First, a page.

The Institution has adopted the concept of business from the very beginning. It produces quality goods and sells them at reasonable price. We have never accepted nor are we ever going to accept any charity, donation, gift or grant from any quarter. On the contrary members donate collectively for good causes from time to time, whatever is there within their might, such as construction of houses for Earthquake affected families of Chincholi-Jogan (Latur) and Bhujpur, Kutch, and providing financial aid to flood affected people in the country. 

The Institution has adopted the concept of mutual family affection, concern and trust. All its affairs are tackled on the very same pattern as a family carries out its own daily household chores. 

The most important concept adopted by the Institution is the concept of devotion. For the sister members as well as the employees and the well-wishers, the Institution is never merely a place to earn one’s livelihood. It is a Temple, a Church, a Mosque, a Gurudwara – a place of worship. The Institution is open for everybody who has faith in its basic concepts. 

LILA: As the co-operative grows and expands, involving more and more people, how are its core values maintained?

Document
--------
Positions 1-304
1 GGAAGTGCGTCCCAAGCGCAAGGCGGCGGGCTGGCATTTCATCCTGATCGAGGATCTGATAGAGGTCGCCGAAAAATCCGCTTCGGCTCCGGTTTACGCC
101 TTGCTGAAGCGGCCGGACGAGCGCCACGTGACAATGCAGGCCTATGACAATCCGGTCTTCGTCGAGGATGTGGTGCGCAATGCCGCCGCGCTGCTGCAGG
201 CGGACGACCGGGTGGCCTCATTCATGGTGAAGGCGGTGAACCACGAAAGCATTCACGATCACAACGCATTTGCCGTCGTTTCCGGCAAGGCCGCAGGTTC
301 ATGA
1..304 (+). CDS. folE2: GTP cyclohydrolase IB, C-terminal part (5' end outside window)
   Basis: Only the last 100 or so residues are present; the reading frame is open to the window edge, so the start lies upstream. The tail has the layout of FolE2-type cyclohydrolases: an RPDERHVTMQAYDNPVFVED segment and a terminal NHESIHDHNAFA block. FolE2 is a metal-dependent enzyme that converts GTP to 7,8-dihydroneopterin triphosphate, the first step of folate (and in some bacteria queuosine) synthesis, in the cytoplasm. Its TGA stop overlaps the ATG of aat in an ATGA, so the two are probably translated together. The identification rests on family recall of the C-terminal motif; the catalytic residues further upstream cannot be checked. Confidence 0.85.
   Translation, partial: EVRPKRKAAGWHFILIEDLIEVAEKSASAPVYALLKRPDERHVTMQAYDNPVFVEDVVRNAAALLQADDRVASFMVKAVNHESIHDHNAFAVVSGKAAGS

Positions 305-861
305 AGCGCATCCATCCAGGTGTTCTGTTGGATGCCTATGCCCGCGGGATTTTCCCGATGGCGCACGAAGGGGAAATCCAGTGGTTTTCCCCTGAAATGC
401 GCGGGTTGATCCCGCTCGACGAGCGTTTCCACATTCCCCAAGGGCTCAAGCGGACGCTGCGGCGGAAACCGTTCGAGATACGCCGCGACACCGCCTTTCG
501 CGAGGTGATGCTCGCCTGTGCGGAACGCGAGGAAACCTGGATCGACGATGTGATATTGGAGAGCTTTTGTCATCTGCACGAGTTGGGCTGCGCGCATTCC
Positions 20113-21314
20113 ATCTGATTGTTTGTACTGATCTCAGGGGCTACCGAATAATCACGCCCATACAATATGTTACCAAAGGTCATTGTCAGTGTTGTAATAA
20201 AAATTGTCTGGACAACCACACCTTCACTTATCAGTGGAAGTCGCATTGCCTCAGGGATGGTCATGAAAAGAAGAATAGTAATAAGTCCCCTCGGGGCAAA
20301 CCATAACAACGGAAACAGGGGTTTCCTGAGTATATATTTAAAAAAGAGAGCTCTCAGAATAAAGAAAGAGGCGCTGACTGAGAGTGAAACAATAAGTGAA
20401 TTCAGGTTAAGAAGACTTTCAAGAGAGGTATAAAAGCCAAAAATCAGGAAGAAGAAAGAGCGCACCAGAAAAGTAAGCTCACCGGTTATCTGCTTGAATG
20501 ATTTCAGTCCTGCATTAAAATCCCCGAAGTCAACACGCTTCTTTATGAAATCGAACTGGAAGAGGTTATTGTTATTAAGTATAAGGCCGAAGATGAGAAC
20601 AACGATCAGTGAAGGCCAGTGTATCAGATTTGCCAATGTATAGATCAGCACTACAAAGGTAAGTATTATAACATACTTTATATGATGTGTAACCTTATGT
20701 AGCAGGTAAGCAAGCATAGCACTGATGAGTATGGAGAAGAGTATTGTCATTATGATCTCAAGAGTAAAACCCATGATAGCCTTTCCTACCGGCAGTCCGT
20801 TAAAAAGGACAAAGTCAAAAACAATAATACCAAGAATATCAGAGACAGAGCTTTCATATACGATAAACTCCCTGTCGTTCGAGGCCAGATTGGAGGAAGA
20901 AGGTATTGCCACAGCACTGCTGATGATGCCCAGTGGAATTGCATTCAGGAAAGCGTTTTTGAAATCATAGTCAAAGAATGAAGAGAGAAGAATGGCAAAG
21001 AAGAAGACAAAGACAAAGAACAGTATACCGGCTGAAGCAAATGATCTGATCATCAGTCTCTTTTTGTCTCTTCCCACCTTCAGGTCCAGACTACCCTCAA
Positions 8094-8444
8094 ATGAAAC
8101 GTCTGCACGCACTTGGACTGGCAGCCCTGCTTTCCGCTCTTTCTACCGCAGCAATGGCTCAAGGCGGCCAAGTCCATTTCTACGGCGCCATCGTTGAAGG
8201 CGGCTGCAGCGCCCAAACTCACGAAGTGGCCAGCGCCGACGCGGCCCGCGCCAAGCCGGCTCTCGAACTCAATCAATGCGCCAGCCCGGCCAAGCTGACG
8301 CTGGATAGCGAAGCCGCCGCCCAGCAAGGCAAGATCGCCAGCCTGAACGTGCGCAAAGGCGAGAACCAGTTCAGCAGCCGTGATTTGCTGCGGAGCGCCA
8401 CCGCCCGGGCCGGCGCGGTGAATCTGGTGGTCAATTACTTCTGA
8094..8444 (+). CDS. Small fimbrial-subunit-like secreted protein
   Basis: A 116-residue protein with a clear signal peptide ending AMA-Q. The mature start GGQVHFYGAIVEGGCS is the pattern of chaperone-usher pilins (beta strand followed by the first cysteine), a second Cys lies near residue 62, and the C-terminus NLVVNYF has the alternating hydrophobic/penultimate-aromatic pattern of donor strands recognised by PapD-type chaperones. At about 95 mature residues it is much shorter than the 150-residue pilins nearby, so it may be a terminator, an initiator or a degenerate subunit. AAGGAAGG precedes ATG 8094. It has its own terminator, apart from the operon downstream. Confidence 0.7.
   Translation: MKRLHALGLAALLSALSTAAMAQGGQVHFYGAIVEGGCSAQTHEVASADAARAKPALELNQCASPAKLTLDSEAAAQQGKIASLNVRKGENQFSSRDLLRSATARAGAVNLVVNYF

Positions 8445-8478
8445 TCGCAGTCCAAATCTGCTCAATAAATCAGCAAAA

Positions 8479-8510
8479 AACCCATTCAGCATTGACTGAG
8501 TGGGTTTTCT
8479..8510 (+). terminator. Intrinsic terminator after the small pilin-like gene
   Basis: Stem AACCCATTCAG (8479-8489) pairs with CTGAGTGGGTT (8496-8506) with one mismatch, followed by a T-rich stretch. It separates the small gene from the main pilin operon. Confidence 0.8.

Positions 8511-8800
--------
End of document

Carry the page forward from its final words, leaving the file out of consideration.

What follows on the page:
Swati Paradkar: As the Institution opens new branches in the country, many more women get associated with it and become its sister members. This furthers the objects of the Institution. With growth and expansion, our basic philosophy and practices are also uniformly followed by all sister members at the branches. A pledge form is filled by the sisters when they join as members and observe the same in their day-to-day activity. The principles and values are maintained by each sister member. This has been going on since inception. The values on which the Institution is based will continue to be abided by all our sister members as this had led to the growth, success and progress of the Institution and has paved the way for women to become self-reliant.